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You should try reading the full article (the myths article links to an article that expounds on each myth) before accusing us of being oversimplified.

As for the myths themselves - we've received over 50,000 emails from our users over the past 8 years. I'm pretty confident we can state those as myths that remain persistent in the nutrition space.




As I think I said, the article body is fairly decent despite the occasional missed caveat; my thesis was merely that the headline is false, and intentionally so. I haven't read the whole article, but as you can see from my comment above, I did read a substantial fraction of it. That's how I know the falsehoods in the headline are not mere errors.

I did not accuse you of being oversimplified, and I'm sorry that wasn't clear. I said that beliefs like “salt is bad for you” are not so much myths as they are oversimplified, since indeed there is (for example) a very significant population with salt-sensitive hypertension. The thing that is oversimplified is the (broadly incorrect) belief held by many people, the belief you are arguing against. Since it contains an important element of truth, it is dishonest to simply call it a “myth”.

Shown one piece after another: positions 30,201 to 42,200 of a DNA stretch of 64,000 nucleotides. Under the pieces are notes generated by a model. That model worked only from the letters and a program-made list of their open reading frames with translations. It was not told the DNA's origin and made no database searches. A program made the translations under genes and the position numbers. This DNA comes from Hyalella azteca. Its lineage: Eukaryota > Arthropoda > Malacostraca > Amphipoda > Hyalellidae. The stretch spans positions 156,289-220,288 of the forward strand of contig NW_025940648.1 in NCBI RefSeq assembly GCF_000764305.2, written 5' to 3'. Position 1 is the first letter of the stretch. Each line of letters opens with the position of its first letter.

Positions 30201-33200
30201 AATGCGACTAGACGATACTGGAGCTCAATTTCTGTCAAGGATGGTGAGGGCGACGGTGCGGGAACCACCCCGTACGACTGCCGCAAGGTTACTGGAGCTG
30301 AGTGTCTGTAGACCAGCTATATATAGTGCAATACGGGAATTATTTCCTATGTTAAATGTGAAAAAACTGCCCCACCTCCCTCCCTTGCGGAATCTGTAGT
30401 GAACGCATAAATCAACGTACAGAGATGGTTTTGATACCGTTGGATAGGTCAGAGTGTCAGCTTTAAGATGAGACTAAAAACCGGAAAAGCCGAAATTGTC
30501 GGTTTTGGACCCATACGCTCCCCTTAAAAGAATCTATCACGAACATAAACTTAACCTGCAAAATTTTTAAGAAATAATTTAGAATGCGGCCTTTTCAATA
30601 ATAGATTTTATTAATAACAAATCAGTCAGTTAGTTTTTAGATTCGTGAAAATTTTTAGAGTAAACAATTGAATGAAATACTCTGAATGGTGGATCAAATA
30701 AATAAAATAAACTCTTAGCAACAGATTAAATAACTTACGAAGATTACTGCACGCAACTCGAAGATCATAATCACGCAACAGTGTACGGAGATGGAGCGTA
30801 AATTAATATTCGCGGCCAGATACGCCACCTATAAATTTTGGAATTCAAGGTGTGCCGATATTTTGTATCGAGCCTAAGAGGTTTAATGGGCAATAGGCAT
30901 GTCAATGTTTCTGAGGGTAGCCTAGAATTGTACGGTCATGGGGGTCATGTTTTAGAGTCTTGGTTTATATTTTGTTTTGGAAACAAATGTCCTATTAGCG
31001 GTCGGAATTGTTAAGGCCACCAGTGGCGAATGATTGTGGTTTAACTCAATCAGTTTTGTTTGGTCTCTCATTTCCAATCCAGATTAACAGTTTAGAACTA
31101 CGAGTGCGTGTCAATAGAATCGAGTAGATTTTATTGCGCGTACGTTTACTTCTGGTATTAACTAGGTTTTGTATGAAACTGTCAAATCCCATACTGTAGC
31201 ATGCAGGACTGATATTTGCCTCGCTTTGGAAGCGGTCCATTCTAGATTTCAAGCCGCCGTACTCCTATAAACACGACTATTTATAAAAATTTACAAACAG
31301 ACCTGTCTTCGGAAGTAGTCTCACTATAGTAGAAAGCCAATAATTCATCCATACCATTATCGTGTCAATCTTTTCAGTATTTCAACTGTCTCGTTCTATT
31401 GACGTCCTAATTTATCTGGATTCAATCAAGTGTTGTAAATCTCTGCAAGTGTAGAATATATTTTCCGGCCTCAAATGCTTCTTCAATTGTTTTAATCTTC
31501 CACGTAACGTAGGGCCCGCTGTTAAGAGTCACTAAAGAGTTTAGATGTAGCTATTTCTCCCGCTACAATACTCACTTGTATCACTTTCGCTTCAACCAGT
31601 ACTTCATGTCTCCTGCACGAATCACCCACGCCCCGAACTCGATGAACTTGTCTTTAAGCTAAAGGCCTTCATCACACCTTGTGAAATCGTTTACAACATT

I have little doubt that these beliefs remain persistent. My thesis there is not that they aren't persistent; it is that they probably aren't the “top 19”, as the headline claims, presumably falsely.

I don't expect you to change your headline-writing practices, since clearly the dishonest strategy that produced that headline was chosen intentionally, but I do want to make sure that you don't misunderstand my critique. I think it's kind of a shame that you're throwing away credibility with dishonest headlines, intrusive interstitial newsletter ads, and so on, when the articles themselves are so valuable. But I'm fighting my own battles, not yours.


AhmedF has posted a truly remarkable response to this post, one I think is very relevant to assessing the integrity and trustworthiness of his web site, a response that has unfortunately been flagged into oblivion. It's quoted here in full for the benefit of those without showdead turned on:

Just wow.

> since clearly the dishonest strategy that produced that headline was chosen intentionally, but I do want to make sure that you don't misunderstand my critique.

It's people like you that put a bad name on engineers.

> The thing that is oversimplified is the (broadly incorrect) belief held by many people, the belief you are arguing against. Since it contains an important element of truth, it is dishonest to simply call it a “myth”.

It's a myth if it's preached when it does not apply to a majority.

Yikes. I wonder how fresh and clear the air is up there on your high horse.


I actually write zero of the content on Examine.com because I'm not qualified to do so. Which you would know if you actually looked at the site instead of arguing in bad-faith with a dash of superiority complex.

Unlike you, I try to separate my opinions from facts.


What's your role?




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